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Old Hickory Division

by R. Jackson Marshall III, 2006The Thirtieth Infantry Division overseeing the movement of German prisoners of war. Courtesy of North Carolina Office of Archives and History, Raleigh.

The Old Hickory Division, a World War I unit, initially consisted of National Guard units from North Carolina, South Carolina, and Tennessee. Officially the Thirtieth Division, it was nicknamed in honor of general and seventh U.S. president Andrew "Old Hickory" Jackson, who had connections with all three states. The division was formed on 18 July 1917 at Camp Sevier near Greenville, S.C.; later the state National Guard distinctions were eliminated. In October 1917 additional draftees from North Carolina, South Carolina, Tennessee, Kentucky, Indiana, Illinois, Iowa, Minnesota, and North Dakota increased the Old Hickory's ranks to full wartime strength of approximately 27,000 men. Ninety-five percent of its original members had American-born parents, a rarity when compared to other U.S. divisions in World War I. Further, Old Hickory contained more North Carolinians, and its soldiers were awarded more Congressional Medals of Honor, than any other division.

In April 1918 the Old Hickory Division prepared for transfer to Europe. On arrival in France, the Fifty-fifth Field Artillery Brigade, including the 113th Artillery Regiment, was detached and assigned to the American Expeditionary Force. The rest of the division went with the American Second Corps, attached to the British Army in northern France. In July 1918 Old Hickory joined the British Second Army in Belgium, where it received additional training for combat. On 16 August the division was sent to the trenches in the canal sector between Ypres and Voormezeele in anticipation of the British Ypres-Lys offensive. On 1 September, following a British artillery barrage, both regiments advanced. During the next two days of fighting, they captured all of their objectives, including Lock No. 8 on the Ypres Canal, Lankhof Farm, and the village of Voormezeele. The North Carolinians in the two regiments inflicted about 300 enemy casualties in the 1,500-yard advance, with a loss of 37 dead and 128 wounded.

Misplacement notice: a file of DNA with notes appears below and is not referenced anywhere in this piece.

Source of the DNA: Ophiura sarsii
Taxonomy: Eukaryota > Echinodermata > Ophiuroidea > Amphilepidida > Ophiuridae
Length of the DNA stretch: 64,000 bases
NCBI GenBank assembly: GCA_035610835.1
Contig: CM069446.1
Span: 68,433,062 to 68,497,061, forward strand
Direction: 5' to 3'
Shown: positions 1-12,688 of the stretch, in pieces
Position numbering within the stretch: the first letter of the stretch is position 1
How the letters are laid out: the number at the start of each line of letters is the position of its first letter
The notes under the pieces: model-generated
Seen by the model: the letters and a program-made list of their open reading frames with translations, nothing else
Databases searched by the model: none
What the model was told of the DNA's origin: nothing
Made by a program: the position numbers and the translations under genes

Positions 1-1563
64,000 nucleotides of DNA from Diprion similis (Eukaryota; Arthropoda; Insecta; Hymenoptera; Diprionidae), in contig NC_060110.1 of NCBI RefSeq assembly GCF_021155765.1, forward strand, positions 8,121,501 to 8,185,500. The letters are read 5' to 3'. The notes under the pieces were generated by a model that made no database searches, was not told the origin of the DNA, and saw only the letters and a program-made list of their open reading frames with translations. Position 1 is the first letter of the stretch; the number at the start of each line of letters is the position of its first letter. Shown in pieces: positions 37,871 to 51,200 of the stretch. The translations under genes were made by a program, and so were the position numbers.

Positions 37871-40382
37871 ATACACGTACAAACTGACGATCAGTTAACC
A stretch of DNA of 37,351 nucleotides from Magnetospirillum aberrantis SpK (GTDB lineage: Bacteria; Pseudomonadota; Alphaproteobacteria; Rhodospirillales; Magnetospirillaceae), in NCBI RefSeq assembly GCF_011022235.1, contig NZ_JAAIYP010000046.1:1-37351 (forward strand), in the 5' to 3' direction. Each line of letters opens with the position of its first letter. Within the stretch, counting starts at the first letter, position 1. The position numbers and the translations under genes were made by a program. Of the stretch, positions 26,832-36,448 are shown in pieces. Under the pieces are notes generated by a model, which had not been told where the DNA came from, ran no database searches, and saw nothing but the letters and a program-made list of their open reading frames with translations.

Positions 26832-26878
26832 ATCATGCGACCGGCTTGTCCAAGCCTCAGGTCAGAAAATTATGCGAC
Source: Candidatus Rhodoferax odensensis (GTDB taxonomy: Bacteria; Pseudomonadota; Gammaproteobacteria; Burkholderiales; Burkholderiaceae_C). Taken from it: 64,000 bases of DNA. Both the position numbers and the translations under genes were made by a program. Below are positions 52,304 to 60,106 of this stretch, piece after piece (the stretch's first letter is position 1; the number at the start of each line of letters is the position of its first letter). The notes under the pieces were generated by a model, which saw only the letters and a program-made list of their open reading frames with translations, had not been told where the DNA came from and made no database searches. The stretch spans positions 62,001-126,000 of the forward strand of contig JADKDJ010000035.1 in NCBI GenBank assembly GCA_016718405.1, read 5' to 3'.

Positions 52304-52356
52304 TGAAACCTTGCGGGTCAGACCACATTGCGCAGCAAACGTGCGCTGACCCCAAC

On 20 Sept. 1918 the American Second Corps (composed of the Twenty-seventh and Thirtieth Divisions) was transferred to the British Fourth Army, and by 25 September the U.S. divisions were in position opposite the Hindenburg Line's St. Quentin trench complex in preparation for a massive assault on the German lines. Under cover of darkness, U.S. divisions captured the German outpost line, and the British bombarded the enemy with artillery fire for two days. North Carolinians ventured into no-man's-land to run barbed wire and to prepare paths through the wire for the attacking infantry. At 5:50 a.m. on 29 September, the corps attacked. Due to high casualties, barbed wire entanglements, and smoke from shellfire, the advancing lines lost all sense of organization. Despite the confusion and losses, the North Carolinians of Old Hickory broke through the Hindenburg Line by 7:30 a.m. Nauroy, the objective of the attack, was won by midday. The next day, 30 September, the Americans were pulled out of battle and sent to the rear. Old Hickory's attack was a huge success, and the division was later credited as the first to break the Hindenburg Line. The Thirtieth suffered approximately 3,000 casualties, many of them North Carolinians.